The Music Ministry provides the music during our weekly services and special events. Individuals have the opportunity to participate in the annual Christmas Concert Choir or may audition to serve on the Praise Team/Music Ministry team.
The goal of the music ministry is to glorify God by helping to lead the congregation in corporate worship using a variety of psalms, hymns, and spiritual songs. Our emphasis is on congregational participation, so we strive to select music that is singable. In addition, music is selected carefully to ensure that each song is theologically accurate, doctrinally rich, and musically excellent. Our focus is God and His glory.
The choir sings for the annual Christmas Concert series. To be notified of future choir opportunities, please fill out the volunteer form volunteer form.
Parkside members and attenders are welcome to invite their family members and friends to join Choir. Regular attendance at Choir rehearsals is expected.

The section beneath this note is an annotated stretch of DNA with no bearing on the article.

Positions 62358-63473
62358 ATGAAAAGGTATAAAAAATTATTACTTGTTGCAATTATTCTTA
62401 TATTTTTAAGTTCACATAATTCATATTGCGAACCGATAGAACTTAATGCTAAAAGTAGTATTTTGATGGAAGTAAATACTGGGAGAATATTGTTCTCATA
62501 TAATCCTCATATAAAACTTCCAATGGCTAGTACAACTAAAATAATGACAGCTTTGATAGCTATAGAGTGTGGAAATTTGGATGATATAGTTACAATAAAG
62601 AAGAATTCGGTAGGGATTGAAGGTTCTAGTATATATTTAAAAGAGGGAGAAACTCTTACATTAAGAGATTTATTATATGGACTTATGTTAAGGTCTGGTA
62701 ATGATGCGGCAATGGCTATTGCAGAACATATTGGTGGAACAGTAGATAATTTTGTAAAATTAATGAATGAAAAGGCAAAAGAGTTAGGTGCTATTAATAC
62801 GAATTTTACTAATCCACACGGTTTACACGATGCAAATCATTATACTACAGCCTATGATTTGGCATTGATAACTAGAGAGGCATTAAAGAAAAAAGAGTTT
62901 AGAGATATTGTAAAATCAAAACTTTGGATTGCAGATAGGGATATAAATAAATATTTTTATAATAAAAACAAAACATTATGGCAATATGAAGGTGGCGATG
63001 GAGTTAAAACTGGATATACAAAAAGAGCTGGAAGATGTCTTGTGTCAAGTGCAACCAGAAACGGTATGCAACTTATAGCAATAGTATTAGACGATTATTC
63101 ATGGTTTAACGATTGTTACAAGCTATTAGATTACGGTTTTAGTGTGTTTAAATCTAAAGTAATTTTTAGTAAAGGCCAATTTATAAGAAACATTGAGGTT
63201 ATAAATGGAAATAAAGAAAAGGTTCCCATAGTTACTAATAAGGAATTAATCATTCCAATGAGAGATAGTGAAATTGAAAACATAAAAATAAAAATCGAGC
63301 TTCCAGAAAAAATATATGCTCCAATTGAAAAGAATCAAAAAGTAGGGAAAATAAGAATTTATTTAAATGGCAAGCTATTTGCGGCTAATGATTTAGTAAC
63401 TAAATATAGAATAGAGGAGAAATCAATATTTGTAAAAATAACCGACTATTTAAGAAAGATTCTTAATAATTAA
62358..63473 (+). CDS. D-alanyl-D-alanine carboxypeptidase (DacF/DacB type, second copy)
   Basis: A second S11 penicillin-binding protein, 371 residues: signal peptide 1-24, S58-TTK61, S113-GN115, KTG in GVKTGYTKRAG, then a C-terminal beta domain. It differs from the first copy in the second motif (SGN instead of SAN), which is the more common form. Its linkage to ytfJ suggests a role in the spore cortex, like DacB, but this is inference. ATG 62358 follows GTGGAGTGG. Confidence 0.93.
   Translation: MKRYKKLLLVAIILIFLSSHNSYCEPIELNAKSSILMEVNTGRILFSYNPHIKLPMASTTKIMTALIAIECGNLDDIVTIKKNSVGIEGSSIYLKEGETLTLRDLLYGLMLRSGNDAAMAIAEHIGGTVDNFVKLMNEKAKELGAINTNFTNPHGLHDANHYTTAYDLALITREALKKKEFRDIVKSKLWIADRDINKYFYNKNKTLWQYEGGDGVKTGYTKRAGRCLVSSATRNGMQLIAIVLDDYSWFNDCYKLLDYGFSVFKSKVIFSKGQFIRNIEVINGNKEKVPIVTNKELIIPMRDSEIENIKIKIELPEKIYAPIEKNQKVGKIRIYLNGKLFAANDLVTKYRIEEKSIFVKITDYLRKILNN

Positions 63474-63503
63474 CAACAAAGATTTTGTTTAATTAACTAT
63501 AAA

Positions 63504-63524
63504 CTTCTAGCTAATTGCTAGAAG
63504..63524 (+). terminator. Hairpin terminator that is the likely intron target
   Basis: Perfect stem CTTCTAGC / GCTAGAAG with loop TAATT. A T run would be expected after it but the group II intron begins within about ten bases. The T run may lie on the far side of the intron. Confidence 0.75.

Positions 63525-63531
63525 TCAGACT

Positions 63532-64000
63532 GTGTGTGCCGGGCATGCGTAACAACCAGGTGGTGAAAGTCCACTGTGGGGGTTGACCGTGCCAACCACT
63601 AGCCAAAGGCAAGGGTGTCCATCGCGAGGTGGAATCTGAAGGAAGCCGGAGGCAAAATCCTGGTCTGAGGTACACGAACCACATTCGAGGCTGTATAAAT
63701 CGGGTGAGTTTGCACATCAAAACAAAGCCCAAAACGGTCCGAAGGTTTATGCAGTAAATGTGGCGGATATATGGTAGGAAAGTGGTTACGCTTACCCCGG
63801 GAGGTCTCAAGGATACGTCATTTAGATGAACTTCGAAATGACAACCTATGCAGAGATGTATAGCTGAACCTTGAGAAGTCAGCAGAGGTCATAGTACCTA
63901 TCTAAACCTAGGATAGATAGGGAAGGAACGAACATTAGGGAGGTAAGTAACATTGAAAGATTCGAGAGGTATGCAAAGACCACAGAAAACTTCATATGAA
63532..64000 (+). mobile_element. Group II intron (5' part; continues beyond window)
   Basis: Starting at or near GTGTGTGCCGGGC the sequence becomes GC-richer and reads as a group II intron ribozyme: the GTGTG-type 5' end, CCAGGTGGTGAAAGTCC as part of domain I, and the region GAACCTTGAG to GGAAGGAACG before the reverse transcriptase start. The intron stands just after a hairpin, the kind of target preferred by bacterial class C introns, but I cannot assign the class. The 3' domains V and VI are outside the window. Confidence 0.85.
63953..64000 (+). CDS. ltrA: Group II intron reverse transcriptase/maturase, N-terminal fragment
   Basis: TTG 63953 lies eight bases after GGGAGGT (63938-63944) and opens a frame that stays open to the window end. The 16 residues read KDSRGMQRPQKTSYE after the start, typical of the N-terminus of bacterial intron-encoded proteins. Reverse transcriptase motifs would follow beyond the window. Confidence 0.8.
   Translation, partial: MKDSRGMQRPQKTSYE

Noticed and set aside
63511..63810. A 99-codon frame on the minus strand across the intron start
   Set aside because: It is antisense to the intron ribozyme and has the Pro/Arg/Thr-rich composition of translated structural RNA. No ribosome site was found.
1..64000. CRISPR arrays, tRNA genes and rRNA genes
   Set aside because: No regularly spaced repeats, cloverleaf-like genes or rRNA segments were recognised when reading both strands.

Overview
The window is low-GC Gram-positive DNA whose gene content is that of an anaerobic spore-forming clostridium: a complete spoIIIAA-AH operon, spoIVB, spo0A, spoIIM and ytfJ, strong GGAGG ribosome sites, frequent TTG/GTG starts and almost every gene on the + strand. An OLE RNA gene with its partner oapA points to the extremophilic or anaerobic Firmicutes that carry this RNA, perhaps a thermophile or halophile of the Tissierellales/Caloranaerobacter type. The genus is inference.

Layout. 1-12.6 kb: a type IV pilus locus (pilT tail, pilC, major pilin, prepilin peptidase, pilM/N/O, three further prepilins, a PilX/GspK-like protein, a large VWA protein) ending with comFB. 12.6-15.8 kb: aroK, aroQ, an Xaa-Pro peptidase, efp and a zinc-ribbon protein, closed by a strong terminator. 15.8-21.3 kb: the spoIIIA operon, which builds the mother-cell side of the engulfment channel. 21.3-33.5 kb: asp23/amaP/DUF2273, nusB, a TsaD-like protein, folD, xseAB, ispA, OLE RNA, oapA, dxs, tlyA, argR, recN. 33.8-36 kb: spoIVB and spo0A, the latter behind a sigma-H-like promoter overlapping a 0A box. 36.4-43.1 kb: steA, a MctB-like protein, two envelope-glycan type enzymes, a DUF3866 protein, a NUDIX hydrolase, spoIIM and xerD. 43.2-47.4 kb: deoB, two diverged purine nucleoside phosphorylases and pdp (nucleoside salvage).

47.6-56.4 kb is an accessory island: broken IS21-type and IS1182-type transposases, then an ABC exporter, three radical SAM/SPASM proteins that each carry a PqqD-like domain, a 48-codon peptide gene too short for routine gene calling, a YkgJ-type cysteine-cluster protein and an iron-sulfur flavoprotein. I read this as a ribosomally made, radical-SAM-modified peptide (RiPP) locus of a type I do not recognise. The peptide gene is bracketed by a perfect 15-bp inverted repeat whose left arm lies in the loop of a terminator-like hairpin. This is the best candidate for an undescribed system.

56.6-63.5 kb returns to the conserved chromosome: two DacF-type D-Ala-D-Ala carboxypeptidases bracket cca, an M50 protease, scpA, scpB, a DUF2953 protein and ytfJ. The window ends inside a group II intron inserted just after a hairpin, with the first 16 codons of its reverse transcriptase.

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Preparations are underway for the 2022 Parkside Christmas Concerts on Dec 8-11. We are seeking 56 Choir vocalists to participate in a small choir which will sing in the second half of this program. Vocalists must be able to sing confidently within in a small section. Learn more and register for email updates >
Christmas Concert Choir Rehearsals for 2019 start September 26 from 7 -9 p.m. in the Parkside Choir room. There is no audition necessary and all are welcome.
Please contact Ruth Juergemeier to receive the Christmas Concert Choir email with all the details.
Praising Him with Strings and Pipes
On November 9, more than a dozen musicians will be presenting “Parkside in the Arts,” featuring classical chamber music. Performed in small groups, classical chamber music has been referred to as “the music of friends,” and it is this type of friendly musical conversation that a group of our own Parkside musicians would like you to hear. “[It’s nice] whenever you're playing in small groups because it's as if you're having a conversation without words. So the way you look, and the way you gesture, and the way you turn a phrase, is a conversation,” say Alan Harrell, cellist for the Cleveland Orchestra.